The 2015 draft brought then Knicks president Phil Jackson his saving grace in Kristaps Porzingis. Then it all went wrong—for all parties. Would things change if New York picked someone else at four?
In the third entry of our draft “what-if” miniseries, we look back at 2015’s NBA draft and see where the team would be if it didn’t select Kristaps Porzingis with the fourth overall pick.
Time is a flat circle.
After blowing up the roster due to a woeful start and shutting down Carmelo Anthony for the second half of the 2014–15 season, then-Knicks team president Phil Jackson had one goal in mind: tanking.
With only six games remaining in the season, New York’s operation was nearly complete. The Knicks held a one-game advantage over the Minnesota Timberwolves in the race for Karl-Anthony Towns. In prime position to have the top lottery odds of 25%, New York proceeded to win three of its final six games, including two of its last three games to end the season with one more win than Minnesota.
With the second slot in the draft lottery, the Knicks still had plenty of optimism heading into the drawing. The 2015 draft class was widely regarded as one with three players who significantly stood above the rest of the class: Towns, Jahlil Okafor, and D’Angelo Russell.
Still receiving bad karma for possibly (probably) having the 1985 draft lottery rigged in their favor to select Patrick Ewing, the Knicks fell to the fourth pick on lottery night, all but ensuring they would miss out on the draft’s big three. This result obviously left the Knicks and their fan base upset, and most notably elicited a hilarious, all-encompassing reaction from then-GM Steve Mills.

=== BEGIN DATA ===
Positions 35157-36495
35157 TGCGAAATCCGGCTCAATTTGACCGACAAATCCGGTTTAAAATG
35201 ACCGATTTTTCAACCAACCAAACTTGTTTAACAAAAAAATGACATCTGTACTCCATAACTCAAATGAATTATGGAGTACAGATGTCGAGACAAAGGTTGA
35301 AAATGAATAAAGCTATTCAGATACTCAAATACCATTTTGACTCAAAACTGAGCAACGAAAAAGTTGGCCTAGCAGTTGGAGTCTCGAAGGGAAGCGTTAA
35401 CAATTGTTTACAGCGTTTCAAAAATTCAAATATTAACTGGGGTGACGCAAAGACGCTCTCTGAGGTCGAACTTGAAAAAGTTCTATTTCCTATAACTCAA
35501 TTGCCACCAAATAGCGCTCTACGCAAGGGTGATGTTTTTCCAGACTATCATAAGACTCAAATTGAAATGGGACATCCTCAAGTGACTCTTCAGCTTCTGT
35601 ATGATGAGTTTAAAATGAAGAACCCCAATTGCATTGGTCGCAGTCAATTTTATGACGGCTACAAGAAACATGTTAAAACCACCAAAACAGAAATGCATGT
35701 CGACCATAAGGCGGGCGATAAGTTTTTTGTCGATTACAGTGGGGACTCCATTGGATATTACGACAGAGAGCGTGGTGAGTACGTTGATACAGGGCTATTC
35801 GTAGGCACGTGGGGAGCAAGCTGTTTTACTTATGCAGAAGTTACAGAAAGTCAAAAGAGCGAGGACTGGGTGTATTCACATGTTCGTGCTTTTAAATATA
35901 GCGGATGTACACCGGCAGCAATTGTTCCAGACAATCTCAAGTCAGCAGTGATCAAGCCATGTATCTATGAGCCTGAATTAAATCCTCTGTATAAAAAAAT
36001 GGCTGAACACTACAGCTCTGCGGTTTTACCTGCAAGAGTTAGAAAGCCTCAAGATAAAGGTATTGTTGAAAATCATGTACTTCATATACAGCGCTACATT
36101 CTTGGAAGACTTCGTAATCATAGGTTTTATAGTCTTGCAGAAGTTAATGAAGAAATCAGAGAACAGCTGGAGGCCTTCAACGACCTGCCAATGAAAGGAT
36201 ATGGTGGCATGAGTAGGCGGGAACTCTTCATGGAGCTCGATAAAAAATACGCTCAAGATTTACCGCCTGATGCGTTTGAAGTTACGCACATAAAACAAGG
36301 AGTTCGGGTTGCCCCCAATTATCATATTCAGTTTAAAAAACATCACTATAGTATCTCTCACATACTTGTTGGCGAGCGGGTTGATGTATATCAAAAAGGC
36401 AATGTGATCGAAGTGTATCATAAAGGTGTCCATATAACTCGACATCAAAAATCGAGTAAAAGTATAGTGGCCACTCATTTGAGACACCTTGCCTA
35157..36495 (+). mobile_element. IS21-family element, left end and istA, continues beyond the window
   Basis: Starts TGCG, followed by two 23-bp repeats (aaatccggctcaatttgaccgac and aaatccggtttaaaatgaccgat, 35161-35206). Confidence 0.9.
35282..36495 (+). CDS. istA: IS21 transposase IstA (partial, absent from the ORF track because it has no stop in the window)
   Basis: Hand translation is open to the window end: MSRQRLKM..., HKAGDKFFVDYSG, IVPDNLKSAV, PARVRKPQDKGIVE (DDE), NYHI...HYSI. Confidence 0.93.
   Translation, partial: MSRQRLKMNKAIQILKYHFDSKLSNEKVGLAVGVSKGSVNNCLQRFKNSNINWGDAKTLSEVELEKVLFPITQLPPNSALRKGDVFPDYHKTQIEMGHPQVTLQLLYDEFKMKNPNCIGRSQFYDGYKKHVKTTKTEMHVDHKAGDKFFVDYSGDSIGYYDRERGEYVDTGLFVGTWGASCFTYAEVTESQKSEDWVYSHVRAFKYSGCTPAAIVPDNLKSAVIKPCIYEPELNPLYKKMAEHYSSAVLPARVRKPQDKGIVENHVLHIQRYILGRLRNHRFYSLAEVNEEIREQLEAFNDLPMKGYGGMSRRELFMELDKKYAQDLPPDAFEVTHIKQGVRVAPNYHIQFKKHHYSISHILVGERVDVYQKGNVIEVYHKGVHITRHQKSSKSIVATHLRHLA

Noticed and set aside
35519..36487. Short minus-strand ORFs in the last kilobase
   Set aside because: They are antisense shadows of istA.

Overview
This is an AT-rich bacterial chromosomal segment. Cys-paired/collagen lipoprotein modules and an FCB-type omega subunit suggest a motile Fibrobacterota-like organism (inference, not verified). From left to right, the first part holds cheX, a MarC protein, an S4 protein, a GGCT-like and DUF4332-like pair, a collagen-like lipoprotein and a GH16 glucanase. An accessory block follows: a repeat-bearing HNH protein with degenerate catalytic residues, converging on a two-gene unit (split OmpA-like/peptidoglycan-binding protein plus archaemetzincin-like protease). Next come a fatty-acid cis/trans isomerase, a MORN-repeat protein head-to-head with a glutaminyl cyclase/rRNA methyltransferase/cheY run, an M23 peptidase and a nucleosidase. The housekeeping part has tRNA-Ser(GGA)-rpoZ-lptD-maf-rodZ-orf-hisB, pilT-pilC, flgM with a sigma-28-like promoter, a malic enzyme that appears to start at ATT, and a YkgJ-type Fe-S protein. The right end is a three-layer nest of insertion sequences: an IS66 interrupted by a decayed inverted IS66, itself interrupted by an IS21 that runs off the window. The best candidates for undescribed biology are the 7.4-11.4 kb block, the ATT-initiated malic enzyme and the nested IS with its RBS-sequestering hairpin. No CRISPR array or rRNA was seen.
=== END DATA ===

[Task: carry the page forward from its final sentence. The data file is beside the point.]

2015-2016 NEW YORK KNICKS SEASON PREVIEW pic.twitter.com/kuKGYqZPa2— Rob Perez (@WorldWideWob) May 20, 2015
Thanks for those wins, Tim Hardaway Jr. Now your ass is getting shipped to Atlanta.
Speaking of ass, the pre-draft process in 2015 gave many Knicks fans pause and trepidation, largely due to Jackson’s perceived fixation with booties over any other quality in big men. Phil was rumored to be enamored with Okafor, preferring him over KAT largely due to his behind.
While Towns was clearly a superior player and better fit for the modern NBA, Okafor was a traditional post-up big whose play style clearly contrasted with where the league was heading in real time.
The Golden State Warriors were in the midst of their first championship run since 1975, dominating the league largely due to their use of the three-pointer. Meanwhile, Phil was busy questioning the obviously effective strategies deployed by teams at the top of the NBA.
NBA analysts give me some diagnostics on how 3pt oriented teams are faring this playoffs…seriously, how's it goink?— Phil Jackson (@PhilJackson11) May 10, 2015
Despite the rumors, chaos, and typos, we eventually got to draft day, and the Knicks stayed at four to select our formerly beloved tall Latvian child, Kristaps Porzingis. A lanky, skinny seven-foot-three European, Porzingis was immediately greeted with a New York welcome, receiving vociferous boos from the Barclays Center crowd and immediately drawing comparisons to every white European big imaginable, no matter how incomparable his game was.
The poster child of the Knicks’ ire was this crying kid, who apparently still hasn’t learned his lesson, as he was seen booing New York’s selection of Kevin Knox only three years later.
In hindsight, Phil likely took the best player available in the 2015 draft after Towns, and assuredly took a top-three player in the draft class. Despite being the Knicks’ best draft choice since Ewing, Porzingis didn’t even last through his rookie contract in New York, eventually getting shipped to Dallas to build more cap space while New York was in the midst of tanking. Sound familiar?
With that said, let’s take a look at a few players who could have reasonably been selected at number four instead of KP.
Ah, another tall white big man with a penchant for the three ball! Leading Wisconsin to a National Championship appearance against Okafor’s Duke squad, Kaminsky was named the NCAA Player of the Year for his contributions in the 2014–15 college season.
With a game so slow that there were many conceivable questions regarding his athleticism and ability to fit in a pace-and-space oriented NBA, Kaminsky profiled as the perfect prospect for Michael Jordan, given his draft history. The other key member of the Bulls’ dynasty valued Frank the Tank highly, passing on an offer of four first-round picks from the Celtics to take him.